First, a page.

Long-eared Owl

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    The Long-eared Owl ( Asio otus) is a crow-sized owl (15 inches) with long ear tufts close together and a wingspan of 39 inches. The color is heavily mottled brown with chestnut facial disks. Although these woodland owls are gregarious in winter, they are so nocturnal and quiet that up to a dozen may inhabit a dense evergreen grove without being detected during the day. The voice is soft low hoots, also whistles, whines, shrieks, and cat-like meows. It is seldom heard except during breeding time.


    Long-eared owls tend to roost near the trunk of a tree, and since they elongate themselves by compressing their feathers, they resemble part of the trunk itself. Only by peering intently upward can one detect the round face and telltale long ear tufts. In flight, the long-eared owls ear tufts are nearly invisible.

    When the owl has perched and is attempting to blend in, its ear tufts are erect. These tufts can sometimes confuse observers into thinking that they are looking at a Great Horned Owl. The long-eared owl’s slender appearance and smaller size should resolve the problem.

    Mortality Rate

    Mortality of long‐eared owl fledglings is very high, due predominantly to starvation and predation by mammals or birds. The first owl in a brood disperses and gain independence about 50 days after fledging, the last one approximately 80 days. Before independence, the main cause of death is usually predation; after independence, starvation.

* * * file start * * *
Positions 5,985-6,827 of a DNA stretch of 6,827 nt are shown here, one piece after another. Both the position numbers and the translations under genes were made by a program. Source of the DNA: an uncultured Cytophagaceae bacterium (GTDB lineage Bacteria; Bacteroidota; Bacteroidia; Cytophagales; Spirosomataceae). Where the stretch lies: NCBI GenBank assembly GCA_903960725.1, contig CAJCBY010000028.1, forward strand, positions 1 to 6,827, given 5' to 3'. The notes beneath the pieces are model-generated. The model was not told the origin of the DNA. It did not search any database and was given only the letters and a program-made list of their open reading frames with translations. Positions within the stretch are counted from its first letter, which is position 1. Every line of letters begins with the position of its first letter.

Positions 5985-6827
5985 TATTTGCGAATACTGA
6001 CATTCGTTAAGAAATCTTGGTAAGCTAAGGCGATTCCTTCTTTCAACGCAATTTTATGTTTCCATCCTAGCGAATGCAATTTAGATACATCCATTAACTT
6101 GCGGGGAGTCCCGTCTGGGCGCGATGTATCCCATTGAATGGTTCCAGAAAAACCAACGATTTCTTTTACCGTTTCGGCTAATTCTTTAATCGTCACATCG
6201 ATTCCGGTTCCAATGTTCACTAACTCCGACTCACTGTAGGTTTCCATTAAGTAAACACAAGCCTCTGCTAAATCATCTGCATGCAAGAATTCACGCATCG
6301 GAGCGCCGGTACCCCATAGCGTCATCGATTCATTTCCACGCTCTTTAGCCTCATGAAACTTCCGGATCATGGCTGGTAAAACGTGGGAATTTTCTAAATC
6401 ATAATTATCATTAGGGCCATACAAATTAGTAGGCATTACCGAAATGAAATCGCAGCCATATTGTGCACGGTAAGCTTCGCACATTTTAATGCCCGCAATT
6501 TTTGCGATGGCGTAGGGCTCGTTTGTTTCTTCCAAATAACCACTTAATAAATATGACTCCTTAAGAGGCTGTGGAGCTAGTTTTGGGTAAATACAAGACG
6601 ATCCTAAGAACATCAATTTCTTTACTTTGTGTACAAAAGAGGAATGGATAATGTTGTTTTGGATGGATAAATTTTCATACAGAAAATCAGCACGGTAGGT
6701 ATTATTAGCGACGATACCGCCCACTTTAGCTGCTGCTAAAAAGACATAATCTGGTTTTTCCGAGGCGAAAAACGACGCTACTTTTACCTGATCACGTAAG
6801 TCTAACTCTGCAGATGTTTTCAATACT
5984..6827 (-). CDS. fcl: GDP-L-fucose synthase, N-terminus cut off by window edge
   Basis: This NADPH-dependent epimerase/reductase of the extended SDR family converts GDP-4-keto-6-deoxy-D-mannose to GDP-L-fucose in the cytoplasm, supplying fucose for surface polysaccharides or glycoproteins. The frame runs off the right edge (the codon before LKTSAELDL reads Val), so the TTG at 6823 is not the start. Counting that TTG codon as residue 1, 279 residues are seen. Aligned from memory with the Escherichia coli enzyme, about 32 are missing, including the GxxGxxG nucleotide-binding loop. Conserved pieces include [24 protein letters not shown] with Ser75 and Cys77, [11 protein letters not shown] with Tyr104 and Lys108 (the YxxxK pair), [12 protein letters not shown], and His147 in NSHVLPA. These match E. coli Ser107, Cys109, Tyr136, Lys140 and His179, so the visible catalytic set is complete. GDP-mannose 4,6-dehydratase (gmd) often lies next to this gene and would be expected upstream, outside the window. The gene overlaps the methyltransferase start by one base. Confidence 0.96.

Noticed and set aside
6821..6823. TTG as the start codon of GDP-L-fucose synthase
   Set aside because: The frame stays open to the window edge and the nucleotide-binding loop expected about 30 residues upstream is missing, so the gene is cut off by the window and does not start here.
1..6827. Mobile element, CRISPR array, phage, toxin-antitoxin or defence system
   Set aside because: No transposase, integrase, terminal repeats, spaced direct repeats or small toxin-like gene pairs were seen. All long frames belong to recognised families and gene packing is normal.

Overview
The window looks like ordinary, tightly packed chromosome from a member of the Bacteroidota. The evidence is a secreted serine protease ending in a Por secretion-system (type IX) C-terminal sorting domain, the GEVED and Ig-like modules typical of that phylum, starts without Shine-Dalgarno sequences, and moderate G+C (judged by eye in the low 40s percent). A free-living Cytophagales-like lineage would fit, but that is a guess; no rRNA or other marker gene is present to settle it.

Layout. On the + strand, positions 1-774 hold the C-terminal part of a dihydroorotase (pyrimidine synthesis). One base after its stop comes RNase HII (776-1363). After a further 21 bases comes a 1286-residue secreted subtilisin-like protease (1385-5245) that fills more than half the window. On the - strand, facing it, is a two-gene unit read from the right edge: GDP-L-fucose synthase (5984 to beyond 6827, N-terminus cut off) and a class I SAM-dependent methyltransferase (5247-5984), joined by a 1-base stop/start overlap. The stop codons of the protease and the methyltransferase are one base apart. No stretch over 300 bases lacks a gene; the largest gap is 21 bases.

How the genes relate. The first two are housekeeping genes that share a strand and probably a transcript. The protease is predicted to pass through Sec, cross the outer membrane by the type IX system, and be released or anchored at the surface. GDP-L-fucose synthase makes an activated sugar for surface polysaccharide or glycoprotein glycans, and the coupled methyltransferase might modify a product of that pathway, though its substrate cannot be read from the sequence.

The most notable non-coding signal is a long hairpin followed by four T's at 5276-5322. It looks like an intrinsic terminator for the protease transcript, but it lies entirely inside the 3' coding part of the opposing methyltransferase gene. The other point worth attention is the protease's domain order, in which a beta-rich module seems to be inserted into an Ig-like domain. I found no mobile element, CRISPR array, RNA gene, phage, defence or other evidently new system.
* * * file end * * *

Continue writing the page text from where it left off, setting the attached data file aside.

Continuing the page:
The overall mortality of first‐year owlets is much higher than previously suspected. Before independence, young owls face a specific trade‐off: loud begging calls secure them more food from parents, and thus, a higher probability of survival, but it also increases predation risk.


    A good way to locate an owl roost is to search in pine woods for groups of pellets. They tend to be more strictly nocturnal than barn owls. The best places to find long-eared owls are areas that have not been plowed for at least three years. Regular plowing eliminates small animals these owls prey upon. Your best bets would be prairies, marshes and old fields.

    Video Credits: Brandon Crain
    Image Credits: ivohouska


    1. Bill Thompson – Identify Yourself: The 50 Most Common Birding Identification Challenges
    2. Davorin Tome – Post‐fledging Survival And Dynamics Of Dispersal In Long‐eared Owls Asio Otus


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